The lights in the living room blinked for a split second and in the chair across from him, where Jack had been a second before, Alex now saw a very tall man in a dark-red robe. The next thing Alex noticed after his enormous height were the brilliant blue eyes. Then he observed thick, black hair that hung to his shoulders on each side of a serene face, which bore a pleasant smile
“Hello, Mr. Clark,” the man said, his voice deep and resonate. “I am Apollo of Helios. I speak to you today through the Gardener whom you know as Jack Goodman. While I am speaking in my own language, and you will speak in your language, the Gardener will interpret our words so that we can communicate perfectly.”
“I understand,” Alex said.
“I realize, Mr. Clark, you have found yourself in a very strange situation, a situation that you probably would prefer to have avoided.”
“Yes,” Alex said.
“Yet, from this strange situation, you have the opportunity to bring enormous good to your planet and its inhabitants,” Apollo said.
“Or enormous evil if we fail,” Alex said.
“Even if we succeed, Mr. Clark, the evil will find a way. It always does.”
“Do you mean your brother?”
“No,” Apollo said. “Ares is not evil. We both love the Garden, but we have different views as to how to make it prosper. Ares believes that most of Eden’s finest achievements have been the result of wars, while I, on the other hand, believe that most of your greatest achievements have been the result of peace.”
“And some of our greatest achievements have been the result of your meddling,” Alex said.
“Whether our ‘meddling’ has been good or bad for Eden is impossible to know. We don’t know what it would have been like without us. We didn’t create war or science on Eden; those things were already present when our father purchased the Garden.”
“But your games have certainly affected us,” Alex said. “How much of our history is really ours, and how much is just part of some game?”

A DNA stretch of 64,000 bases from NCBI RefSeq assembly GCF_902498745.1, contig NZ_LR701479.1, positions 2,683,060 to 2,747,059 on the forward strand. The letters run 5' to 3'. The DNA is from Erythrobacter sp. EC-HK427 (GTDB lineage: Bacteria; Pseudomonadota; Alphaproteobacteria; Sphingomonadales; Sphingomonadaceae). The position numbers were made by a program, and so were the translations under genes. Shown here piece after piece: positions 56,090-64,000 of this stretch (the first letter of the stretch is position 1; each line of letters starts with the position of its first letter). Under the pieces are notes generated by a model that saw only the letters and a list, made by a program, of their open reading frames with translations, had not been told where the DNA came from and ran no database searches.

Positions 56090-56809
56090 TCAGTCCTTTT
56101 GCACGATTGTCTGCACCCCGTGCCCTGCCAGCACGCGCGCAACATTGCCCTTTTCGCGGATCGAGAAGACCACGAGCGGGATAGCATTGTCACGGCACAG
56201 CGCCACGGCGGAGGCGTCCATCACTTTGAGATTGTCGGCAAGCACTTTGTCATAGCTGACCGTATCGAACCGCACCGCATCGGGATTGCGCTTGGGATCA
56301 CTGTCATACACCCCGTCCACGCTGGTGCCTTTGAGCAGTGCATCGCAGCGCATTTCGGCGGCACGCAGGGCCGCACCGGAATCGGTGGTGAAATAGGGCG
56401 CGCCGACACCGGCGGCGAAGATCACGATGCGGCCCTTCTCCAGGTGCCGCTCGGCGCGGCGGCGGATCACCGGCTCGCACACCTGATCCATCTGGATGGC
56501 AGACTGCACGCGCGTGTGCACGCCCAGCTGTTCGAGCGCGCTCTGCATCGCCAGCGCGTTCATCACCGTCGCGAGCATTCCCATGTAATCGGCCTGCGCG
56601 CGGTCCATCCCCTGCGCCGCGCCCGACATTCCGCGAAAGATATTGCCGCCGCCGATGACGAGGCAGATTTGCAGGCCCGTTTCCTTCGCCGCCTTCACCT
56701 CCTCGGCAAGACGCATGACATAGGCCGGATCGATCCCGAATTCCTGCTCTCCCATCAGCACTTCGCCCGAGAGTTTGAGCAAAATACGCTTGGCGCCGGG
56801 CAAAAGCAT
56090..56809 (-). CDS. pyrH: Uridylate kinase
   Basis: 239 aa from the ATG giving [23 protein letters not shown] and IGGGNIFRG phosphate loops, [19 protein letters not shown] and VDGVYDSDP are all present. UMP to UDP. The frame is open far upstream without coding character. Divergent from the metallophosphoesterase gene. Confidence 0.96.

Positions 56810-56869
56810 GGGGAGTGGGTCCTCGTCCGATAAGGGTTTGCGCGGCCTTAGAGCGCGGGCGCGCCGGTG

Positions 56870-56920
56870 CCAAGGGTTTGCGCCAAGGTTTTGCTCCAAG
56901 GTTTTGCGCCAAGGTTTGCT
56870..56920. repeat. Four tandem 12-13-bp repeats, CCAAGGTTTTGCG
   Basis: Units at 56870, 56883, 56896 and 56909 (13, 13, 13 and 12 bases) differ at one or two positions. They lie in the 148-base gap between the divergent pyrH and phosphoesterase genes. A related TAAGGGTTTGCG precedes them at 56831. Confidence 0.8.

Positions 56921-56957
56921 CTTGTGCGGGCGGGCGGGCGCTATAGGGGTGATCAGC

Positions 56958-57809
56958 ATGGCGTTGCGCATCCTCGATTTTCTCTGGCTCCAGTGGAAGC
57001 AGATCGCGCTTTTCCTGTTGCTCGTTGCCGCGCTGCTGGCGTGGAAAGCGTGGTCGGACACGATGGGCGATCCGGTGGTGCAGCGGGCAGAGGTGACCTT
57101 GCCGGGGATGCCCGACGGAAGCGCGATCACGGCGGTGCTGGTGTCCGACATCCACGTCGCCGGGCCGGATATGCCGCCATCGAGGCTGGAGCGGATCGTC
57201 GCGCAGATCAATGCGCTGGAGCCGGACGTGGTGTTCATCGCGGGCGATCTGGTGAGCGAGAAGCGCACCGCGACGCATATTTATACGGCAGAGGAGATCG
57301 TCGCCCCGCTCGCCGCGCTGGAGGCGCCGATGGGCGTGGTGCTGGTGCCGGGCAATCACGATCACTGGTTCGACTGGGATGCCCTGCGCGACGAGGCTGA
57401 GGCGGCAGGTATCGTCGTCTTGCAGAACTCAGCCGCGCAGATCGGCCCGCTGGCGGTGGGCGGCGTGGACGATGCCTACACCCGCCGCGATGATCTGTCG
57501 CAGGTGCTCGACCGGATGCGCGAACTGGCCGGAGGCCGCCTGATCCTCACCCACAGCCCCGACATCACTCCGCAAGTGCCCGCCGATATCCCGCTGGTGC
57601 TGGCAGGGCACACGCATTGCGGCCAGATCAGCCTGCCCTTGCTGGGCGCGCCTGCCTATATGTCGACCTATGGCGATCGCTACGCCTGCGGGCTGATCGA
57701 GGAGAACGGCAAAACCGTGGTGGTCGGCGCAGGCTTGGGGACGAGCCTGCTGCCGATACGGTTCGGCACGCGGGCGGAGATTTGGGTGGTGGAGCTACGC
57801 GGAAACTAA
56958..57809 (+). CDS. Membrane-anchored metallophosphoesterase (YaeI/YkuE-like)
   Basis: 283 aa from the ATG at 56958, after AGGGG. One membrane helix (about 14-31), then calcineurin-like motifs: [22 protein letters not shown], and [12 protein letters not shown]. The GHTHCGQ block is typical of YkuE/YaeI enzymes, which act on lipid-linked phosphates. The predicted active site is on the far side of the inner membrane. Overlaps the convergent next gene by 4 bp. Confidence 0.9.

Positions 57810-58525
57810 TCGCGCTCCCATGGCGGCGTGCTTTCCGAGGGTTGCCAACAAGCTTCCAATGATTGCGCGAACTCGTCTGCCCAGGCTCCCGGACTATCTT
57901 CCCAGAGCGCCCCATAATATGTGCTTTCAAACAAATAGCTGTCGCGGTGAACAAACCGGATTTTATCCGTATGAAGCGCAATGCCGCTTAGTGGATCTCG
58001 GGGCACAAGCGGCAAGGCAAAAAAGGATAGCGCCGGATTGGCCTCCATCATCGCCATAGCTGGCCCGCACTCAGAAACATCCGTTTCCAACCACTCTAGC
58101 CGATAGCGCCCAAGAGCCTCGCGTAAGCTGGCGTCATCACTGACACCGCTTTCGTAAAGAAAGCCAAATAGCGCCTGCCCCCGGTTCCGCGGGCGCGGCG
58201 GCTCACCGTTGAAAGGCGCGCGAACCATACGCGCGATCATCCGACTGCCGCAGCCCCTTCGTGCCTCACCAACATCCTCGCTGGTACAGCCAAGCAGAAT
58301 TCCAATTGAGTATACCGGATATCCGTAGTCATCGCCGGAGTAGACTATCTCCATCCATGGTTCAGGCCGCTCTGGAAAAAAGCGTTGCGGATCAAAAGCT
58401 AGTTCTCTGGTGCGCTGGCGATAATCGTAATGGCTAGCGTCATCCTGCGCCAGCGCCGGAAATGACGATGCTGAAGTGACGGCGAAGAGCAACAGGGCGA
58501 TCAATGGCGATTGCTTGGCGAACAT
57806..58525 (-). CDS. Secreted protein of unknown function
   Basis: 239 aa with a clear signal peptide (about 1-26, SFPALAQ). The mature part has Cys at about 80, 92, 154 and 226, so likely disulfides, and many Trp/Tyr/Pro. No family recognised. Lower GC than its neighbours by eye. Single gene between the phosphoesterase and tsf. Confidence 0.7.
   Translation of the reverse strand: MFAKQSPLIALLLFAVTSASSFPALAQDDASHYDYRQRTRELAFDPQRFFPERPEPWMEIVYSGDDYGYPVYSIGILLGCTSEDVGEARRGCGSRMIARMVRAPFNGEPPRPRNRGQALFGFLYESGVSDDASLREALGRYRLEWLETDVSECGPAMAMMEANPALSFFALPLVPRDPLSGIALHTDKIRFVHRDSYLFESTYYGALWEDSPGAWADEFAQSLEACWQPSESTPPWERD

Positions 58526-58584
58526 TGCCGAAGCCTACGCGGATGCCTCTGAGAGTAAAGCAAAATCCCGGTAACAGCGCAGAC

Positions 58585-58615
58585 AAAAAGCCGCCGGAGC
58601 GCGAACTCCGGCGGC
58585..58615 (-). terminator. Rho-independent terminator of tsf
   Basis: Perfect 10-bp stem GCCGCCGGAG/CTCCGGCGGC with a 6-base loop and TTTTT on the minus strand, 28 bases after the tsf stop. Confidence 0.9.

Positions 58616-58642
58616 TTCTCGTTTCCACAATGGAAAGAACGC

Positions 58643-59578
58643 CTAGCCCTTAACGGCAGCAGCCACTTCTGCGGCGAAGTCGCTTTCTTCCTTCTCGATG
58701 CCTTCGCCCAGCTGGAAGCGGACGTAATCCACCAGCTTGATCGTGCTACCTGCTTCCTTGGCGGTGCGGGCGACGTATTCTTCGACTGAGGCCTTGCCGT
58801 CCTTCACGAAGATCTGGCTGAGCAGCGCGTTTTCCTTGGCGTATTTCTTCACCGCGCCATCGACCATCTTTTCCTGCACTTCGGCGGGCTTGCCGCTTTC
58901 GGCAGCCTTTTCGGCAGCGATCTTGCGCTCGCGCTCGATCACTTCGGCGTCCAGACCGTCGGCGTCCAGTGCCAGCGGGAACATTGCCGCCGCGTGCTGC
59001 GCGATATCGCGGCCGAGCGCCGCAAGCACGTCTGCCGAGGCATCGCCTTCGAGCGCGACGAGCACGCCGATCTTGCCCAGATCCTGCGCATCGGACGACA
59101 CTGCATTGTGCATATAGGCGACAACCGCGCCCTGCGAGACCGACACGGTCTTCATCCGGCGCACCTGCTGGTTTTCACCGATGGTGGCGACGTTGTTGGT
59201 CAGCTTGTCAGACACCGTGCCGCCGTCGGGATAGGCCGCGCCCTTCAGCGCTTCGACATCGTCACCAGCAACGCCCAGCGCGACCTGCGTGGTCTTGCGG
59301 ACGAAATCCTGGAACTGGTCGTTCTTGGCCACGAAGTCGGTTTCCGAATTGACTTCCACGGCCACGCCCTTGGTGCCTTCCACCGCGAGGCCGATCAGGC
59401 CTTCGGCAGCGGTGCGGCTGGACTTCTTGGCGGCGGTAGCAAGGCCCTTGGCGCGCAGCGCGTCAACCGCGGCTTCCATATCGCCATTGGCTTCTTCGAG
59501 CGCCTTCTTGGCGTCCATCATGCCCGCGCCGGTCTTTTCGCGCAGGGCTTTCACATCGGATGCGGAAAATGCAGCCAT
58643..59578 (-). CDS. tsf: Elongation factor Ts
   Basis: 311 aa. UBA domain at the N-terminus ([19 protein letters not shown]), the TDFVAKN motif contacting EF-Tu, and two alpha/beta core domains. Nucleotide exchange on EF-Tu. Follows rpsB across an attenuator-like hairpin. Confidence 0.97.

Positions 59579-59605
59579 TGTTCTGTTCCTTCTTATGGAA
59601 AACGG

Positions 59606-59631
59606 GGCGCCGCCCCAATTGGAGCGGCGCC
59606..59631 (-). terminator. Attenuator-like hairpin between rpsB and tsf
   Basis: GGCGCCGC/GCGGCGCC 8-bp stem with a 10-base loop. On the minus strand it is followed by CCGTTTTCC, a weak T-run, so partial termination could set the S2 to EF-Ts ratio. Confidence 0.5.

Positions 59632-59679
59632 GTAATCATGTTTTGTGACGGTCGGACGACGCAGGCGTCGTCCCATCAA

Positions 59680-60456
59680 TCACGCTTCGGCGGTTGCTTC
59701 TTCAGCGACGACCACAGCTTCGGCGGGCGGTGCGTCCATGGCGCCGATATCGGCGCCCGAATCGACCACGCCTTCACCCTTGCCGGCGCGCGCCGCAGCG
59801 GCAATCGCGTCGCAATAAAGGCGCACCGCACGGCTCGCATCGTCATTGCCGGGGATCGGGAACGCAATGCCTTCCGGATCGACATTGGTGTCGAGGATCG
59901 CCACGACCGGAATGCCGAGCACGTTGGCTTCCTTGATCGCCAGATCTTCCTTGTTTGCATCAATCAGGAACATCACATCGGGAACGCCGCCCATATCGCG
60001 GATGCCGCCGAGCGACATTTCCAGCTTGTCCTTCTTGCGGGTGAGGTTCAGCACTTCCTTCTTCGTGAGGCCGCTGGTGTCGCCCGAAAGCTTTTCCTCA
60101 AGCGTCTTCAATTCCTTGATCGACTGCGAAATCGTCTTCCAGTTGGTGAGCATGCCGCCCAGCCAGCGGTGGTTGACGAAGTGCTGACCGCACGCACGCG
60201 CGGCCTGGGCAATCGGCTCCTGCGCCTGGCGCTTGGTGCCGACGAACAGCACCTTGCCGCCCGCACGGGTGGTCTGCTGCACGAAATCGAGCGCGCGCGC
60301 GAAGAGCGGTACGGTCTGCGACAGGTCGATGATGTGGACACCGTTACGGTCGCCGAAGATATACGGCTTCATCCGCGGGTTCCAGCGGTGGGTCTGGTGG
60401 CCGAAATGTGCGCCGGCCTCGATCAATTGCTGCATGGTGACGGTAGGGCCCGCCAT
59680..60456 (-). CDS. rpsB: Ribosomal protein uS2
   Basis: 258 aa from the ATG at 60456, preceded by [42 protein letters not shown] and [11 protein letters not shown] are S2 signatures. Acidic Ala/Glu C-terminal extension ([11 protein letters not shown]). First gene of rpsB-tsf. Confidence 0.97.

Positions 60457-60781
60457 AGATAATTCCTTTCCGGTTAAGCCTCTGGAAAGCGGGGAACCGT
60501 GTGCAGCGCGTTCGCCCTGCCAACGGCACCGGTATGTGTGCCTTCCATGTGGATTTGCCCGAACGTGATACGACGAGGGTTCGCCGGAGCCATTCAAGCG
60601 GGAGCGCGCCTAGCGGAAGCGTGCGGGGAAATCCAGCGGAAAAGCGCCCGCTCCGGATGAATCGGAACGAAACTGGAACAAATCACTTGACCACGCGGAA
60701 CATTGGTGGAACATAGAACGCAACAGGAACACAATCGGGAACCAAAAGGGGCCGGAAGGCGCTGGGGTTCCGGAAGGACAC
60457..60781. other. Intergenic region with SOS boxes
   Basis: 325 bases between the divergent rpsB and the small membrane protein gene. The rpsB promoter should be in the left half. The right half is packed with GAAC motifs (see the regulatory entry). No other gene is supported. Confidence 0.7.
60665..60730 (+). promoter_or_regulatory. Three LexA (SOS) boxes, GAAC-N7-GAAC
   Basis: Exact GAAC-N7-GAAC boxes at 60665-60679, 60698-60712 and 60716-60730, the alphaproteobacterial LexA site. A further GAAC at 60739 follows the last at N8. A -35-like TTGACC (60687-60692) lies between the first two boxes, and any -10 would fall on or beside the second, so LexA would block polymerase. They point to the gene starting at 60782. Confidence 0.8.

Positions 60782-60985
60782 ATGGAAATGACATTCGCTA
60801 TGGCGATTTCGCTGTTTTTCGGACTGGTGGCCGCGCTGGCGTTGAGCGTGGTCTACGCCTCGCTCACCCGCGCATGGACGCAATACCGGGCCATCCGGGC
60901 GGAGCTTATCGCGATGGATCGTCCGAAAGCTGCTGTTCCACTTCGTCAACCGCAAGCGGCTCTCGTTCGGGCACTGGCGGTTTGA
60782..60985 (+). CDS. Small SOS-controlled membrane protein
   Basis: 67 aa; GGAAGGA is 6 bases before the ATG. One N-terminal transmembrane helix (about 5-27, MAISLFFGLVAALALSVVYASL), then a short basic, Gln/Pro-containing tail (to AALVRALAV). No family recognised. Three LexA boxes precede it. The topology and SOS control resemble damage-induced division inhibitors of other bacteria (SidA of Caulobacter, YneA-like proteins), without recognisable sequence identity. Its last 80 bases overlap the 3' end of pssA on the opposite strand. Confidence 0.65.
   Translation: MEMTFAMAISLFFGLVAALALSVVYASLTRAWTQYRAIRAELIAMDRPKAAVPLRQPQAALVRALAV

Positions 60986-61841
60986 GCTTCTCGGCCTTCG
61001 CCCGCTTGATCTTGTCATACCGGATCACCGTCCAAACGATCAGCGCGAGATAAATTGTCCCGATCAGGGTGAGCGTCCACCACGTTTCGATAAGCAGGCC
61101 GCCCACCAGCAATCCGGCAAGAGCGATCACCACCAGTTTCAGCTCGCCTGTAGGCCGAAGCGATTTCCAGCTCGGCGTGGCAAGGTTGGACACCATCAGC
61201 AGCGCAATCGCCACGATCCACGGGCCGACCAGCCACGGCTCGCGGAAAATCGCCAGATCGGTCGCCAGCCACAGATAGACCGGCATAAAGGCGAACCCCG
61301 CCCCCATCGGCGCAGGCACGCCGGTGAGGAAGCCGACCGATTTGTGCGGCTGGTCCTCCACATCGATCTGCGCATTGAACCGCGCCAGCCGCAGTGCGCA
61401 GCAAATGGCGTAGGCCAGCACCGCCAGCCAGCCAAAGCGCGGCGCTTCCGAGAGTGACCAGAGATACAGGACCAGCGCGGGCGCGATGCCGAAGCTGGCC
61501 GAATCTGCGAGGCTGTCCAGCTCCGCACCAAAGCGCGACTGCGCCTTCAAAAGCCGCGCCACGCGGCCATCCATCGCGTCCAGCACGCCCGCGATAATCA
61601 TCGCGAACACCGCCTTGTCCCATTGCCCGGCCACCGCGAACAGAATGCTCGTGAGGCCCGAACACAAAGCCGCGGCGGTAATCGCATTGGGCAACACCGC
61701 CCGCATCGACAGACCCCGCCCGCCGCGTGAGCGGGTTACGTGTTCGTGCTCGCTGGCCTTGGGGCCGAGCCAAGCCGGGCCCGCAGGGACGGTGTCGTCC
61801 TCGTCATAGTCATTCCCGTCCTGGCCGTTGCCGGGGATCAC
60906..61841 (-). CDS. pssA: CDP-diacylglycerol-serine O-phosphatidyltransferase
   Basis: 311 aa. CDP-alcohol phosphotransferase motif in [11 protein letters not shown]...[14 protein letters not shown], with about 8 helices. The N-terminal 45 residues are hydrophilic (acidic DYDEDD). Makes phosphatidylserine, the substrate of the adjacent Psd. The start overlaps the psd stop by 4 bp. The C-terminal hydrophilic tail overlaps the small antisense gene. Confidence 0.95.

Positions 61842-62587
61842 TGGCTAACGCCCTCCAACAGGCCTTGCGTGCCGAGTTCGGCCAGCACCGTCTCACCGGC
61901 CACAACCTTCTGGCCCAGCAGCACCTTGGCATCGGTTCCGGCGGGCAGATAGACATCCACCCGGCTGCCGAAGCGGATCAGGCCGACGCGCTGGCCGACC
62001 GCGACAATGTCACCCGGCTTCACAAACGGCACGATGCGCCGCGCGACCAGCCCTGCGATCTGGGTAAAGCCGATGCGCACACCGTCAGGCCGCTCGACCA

“It’s true that our contests have sometimes affected events on your planet, but the effect is probably much less than you imagine, Mr. Clark,” Apollo said. “I think you will find, however, that most of the effects have been beneficial to your planet.”
“Democracy, for one thing,” Apollo said. “Mathematics, for another. We also gave inspiration to great artists, like Da Vinci and Matisse. It might surprise you to realize how familiar I am with your artists. It’s because they have pure creativity, whereas, here on Uor, it’s the same thing over and over.”
“Interesting,” Alex allowed.
“From us,” Apollo continued, “your people also learned many types of sports and entertainment. The game you call soccer, for example, and golf and theater and Santa Claus. Those things came from us.”
“And you also inspired wars and destruction,” Alex said.
“Inspired?” Apollo questioned. “I don’t think so. I believe your wars have been your own creation. Maybe Ares and I wagered on the outcome, and perhaps we advised the belligerents, but the wars themselves were inevitable, because your people are at a warlike phase in their development.”
“Are we better off because of you?”
“You exist because of us,” Apollo said. “My ancestors sent forth from Uor the seeds of your population. The creatures that lived on your planet would not yet have discovered fire had we left them alone. We are your mother planet.”
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